Oak Trousers + T

IMG_9683Fashion student (now graduate) Sue Carley made me a pair of DIY jeans from unbleached cotton – Dye It Yourself. A small oak ‘bush’ beside the Egg (behind me in the photo) provided galls to create the dye and its individual  leaves the templates for a pattern (drawn in hot wax then ironed out). An oak T shirt completed the ensemble. A full scale drawing of the trousers uses watercolour from the same source.




Stinging Nettle


Stinging Nettles are growing in huge profusion beside the Bofors Gun emplacement, which is itself slowly disappearing behind their dense metre high growth. The leaves make a refreshing green tea.



Blackberry Infusion

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Blackberries stored since last September were boiled to extract juices which, with the addition of alum and cream of tartar, infused cotton with their essential vibrant energy. The resulting T shirt is part of an evolving collection of ceremonial and practical Beadle wear. A test on paper produced a much flatter and cooler purple colour.

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A cedar of Lebanon in Exbury Gardens gifted me the branch I needed for a ‘Christmas tree’ and has now laid a candelabrum at my feet.  On a walk yesterday morning I found this weathered branch whose six eroded cones have become the spikes required to attach candles to illuminate the Egg.


Of Gorse


Yellow gorse flowers were a cheering splash of colour on a rare dry evening, given a warm tint by the setting sun as the moon rose up behind. Of course gorse is a common plant up on the heathland of the New Forest, but I had not expected to find it so close to the sodden marsh as it prefers well drained environments. It is a combustable plant and Furze (as locals know it) used to be collected for the domestic hearth. I shall be watching out for the many spiders and caterpillars that regard it as home and may pay my own homage by making wine from its flowers.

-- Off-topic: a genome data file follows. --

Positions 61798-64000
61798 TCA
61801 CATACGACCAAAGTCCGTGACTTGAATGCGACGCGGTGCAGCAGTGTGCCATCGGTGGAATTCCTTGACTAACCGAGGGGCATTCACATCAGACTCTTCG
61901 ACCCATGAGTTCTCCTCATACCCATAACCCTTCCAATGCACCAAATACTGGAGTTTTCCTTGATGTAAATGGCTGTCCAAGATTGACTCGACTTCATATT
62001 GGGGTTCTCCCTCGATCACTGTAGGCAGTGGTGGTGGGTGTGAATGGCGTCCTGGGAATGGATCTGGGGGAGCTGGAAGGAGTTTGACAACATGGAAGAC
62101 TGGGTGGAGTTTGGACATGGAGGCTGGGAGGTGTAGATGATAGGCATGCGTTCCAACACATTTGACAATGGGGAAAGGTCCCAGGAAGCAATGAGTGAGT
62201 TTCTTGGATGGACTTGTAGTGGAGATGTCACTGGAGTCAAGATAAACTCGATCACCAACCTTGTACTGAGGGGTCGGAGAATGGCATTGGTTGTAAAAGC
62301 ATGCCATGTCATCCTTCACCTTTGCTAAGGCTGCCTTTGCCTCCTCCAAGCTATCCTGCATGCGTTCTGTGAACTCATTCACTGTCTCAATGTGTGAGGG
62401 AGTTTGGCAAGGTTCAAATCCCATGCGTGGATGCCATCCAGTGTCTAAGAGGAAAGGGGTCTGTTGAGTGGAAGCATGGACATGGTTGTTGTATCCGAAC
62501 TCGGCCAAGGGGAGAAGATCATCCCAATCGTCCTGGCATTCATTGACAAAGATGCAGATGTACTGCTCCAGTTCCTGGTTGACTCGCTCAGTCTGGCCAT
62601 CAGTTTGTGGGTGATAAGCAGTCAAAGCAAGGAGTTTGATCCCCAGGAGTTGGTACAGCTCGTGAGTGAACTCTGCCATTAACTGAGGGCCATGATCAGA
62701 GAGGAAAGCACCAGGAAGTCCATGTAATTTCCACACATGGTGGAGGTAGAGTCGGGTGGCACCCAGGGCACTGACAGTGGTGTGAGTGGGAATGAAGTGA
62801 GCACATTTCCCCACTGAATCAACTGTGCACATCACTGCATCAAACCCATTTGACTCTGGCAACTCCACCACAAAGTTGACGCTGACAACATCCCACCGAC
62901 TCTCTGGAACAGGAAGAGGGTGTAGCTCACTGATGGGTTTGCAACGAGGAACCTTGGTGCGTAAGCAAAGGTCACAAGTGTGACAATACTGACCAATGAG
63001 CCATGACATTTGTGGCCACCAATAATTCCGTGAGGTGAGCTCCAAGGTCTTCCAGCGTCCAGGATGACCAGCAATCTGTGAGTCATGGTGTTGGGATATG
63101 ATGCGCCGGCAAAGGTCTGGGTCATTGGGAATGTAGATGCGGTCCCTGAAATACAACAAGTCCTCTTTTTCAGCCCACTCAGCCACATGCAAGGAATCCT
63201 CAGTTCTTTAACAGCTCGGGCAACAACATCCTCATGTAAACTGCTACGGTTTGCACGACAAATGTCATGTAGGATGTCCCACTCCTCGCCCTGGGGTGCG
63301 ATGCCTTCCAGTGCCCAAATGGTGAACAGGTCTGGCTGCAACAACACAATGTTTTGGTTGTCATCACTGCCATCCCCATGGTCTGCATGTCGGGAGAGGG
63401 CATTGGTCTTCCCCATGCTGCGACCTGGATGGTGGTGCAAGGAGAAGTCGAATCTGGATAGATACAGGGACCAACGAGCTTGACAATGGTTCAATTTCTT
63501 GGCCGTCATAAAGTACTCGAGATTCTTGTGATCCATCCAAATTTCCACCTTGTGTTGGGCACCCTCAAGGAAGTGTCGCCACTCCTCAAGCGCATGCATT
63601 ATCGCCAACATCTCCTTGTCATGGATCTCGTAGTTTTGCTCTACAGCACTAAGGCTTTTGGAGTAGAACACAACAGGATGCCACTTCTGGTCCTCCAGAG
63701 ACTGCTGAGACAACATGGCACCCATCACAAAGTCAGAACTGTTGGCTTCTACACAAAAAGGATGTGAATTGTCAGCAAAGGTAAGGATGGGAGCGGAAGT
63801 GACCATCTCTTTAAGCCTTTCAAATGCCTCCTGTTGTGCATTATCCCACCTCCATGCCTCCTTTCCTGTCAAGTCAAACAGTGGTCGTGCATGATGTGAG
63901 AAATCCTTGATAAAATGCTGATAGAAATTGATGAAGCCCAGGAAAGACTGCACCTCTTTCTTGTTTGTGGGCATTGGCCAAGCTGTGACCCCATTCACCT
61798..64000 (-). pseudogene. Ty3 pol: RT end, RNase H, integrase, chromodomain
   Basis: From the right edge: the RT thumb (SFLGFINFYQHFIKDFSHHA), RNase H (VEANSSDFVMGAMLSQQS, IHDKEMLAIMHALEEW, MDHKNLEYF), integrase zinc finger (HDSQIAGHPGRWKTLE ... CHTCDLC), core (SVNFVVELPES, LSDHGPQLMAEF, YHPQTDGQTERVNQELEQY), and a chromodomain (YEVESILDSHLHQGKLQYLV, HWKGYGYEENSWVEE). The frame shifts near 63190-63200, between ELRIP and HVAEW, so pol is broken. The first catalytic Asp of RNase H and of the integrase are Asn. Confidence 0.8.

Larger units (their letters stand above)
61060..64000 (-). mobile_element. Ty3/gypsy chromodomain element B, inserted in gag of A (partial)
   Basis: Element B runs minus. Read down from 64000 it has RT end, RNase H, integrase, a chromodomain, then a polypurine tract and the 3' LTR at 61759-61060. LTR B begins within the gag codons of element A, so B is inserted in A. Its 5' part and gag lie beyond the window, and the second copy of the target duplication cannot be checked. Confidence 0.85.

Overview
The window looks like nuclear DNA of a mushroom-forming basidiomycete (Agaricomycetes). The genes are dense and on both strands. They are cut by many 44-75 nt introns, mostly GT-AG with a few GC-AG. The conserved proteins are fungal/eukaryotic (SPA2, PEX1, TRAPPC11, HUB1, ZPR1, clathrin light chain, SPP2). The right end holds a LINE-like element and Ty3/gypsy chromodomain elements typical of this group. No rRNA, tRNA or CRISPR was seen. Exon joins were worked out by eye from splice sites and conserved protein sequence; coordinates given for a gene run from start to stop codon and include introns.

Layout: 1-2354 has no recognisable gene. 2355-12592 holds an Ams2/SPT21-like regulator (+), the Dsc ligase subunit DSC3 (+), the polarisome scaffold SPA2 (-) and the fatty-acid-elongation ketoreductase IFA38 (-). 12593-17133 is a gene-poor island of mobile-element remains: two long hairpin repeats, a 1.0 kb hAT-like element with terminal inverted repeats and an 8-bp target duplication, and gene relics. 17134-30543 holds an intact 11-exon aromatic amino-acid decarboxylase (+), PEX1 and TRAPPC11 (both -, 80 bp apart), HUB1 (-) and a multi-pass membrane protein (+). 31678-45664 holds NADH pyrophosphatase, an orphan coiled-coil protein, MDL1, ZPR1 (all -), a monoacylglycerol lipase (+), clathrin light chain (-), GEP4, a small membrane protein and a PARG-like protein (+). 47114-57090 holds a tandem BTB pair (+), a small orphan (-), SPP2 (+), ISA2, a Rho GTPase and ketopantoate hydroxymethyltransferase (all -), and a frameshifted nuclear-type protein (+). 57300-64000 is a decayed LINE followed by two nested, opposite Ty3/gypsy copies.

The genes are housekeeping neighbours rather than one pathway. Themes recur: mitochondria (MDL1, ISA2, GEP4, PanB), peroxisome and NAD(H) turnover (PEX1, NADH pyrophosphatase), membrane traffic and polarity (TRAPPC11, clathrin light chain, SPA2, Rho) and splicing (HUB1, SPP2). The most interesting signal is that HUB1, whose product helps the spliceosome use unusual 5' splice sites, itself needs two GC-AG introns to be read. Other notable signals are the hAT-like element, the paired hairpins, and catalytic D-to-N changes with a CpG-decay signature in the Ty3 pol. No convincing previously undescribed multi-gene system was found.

Orris Root

IMG_1117Following on from my previous posting, I can report that the search for orris root (an ingredient in the purification of Exbury Sea salt in the eighteenth century) has quickly proved fruitful. On a walk today with friends and with my neighbour’s dogs, I found the Iris Garden (in Exbury Gardens bordering my parish). However, I will remain on the look out for less cultivated evidence closer to home.

I realise I have encountered it already as a flavouring and aromatic in gin, and it is used mainly today in perfume. Its scent prevails over those of others in ‘Tumulte’ for example, a scent by Christian Lacroix or more obviously in ‘Infusion d’iris’ from Prada*. I may distill it as part of a unique essence of place for the Egg.

* http://en.wikipedia.org/wiki/Orris_root

Molly Exploring the Iris Garden

Molly Exploring the Iris Garden







I am living on the edge of an eighteenth century salt making landscape.  Its many parallel banks and channels are like the teeth of a marshy comb, protected by the curving contours of the Outer Bank which was raised by hand to help retain sun reduced brine, before it was drawn off for boiling into salt. Sluice gate timbers at either end, completely refurbished in 1815, now stand rotten and ruined.

In homage to this land use of yesterday, I made salt by boiling ten litres of Beaulieu River water until it began to form crystals and placed the concentrated solution in an oven for 72 hours at 11o degrees, until salt formed. My 251 gms of yellowish crystals would have originally been whitened by adding egg white, alum, white lead, wheaten flour, butter and orrisroot* to the boiling process.

*The fragrant rootstock of the Iris Germanica. I will keep an eye out for the flowers this summer in case they still appear near the river, as living evidence of past industry. 


The former salt making landscape of Exbury Farm and Stephen Turner's 'personal parish'.

The former salt making landscape of Exbury Farm and Stephen Turner’s ‘personal parish’.